Unsurprisingly, The Atlanta Red Cross stresses preparedness in this extraordinary severe weather season.

Make sure to follow these links for more information:

  1. American Red Cross hurricane preparedness tips.
  2. Tornadoes and thunderstorms aren’t going anywhere anytime soon. The Red Cross offers tips on how to stay prepared. 
  3. NOAA main site.
  4. NOAA hurricane outlook.
  5. National Weather Service/NOAA National Hurricane Center (stay updated on current cyclone activities)

And, remember to bookmark this blog for more updates and information on preparedness and what exactly the Red Cross is doing in your area and across the nation and globe.

The Red Cross helps thousands across the country

Red Cross Client Services volunteers Ivonne Cintron and Neal Reinsburrow reach out to residents of the Spruces Mobile Home Park in Williamstown, Massachusetts after the area was devastated by Hurricane Irene flooding.

The Red Cross is helping thousands of people all across the country affected by wildfires, tropical storms and flooding with shelter, meals, relief supplies and emotional support.

  • As many as 480 people spent Monday night in shelters in Louisiana, Mississippi, Alabama, Tennessee, North Carolina, Maryland, Delaware, New Jersey, New York, throughout New England, and right here in Georgia as a result of flooding from Hurricane Irene and Tropical Storm Lee.
  • The remnants of Tropical Storm Lee are affecting some parts of the country where people are still trying to recover from Hurricane Irene. Red Cross workers are operating or supporting shelters, distributing meals and handing out cleaning supplies in areas where recovery efforts have begun.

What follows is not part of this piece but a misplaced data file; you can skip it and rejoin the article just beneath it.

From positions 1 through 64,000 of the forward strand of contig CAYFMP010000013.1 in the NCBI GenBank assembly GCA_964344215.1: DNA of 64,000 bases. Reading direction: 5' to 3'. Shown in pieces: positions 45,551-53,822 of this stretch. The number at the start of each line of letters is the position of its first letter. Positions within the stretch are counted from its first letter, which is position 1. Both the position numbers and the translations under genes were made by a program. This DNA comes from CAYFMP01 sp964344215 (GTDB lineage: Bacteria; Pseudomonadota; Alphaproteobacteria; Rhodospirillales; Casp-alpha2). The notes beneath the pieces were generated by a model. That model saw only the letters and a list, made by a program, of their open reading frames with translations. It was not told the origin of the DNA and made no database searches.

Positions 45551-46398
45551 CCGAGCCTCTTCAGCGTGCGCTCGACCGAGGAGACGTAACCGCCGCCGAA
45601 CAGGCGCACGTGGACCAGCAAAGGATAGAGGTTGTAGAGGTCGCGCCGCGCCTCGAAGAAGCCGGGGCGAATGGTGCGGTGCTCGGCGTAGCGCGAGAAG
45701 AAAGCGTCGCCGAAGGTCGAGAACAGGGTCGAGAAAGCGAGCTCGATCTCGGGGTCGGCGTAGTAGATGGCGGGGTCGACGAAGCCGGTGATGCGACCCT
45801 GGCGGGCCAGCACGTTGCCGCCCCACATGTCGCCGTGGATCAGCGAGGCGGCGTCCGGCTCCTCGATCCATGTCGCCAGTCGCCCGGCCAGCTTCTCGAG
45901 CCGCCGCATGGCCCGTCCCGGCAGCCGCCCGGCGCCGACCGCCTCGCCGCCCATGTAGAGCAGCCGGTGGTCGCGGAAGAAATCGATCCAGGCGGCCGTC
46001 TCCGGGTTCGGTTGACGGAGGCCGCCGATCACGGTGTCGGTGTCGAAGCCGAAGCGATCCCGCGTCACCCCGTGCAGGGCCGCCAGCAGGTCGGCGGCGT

• In Texas, wildfires have destroyed thousands of acres, burning hundreds of homes in their path and forcing people to flee from their neighborhoods. The Red Cross is operating or supporting 19 shelters in Texas where almost 500 people escaped from the fire and smoke Monday night.

The costs of this multi-disaster response are growing by the hour. We estimate that Red Cross relief services will cost millions of dollars, and we haven’t raised anywhere near that amount. But the public has always come through for us when Americans need help – and we really need your help now.

  • The American Red Cross is not a government agency. We rely on donations from the public to provide our services.
  • To make a donation visit www.redcross.org , call 1-800-RED CROSS or text the word REDCROSS to 90999 to make a $10 donation.
  • Contributions can be sent to the Metro Atlanta Chapter at P.O. Box 101508, Atlanta, GA 30392 or to the American Red Cross, P.O. Box 37243, Washington, DC 20013.

As part of our response to Irene, more than 6,300 Red Cross workers have:

  • Served more than 1.6 million meals and snacks.
  • Provided more than 58,000 overnight stays in hundreds of shelters along the East Coast.
  • Handed out more than 516,000 relief items like hygiene kits, mops, brooms, tarps, work gloves and coolers. A mobile-friendly version of our “Returning Home after a Hurricane or Flood Checklist” is available on http://www.redcross.org/mobile.
  • Provided more than 19,000 mental health and health services consultations.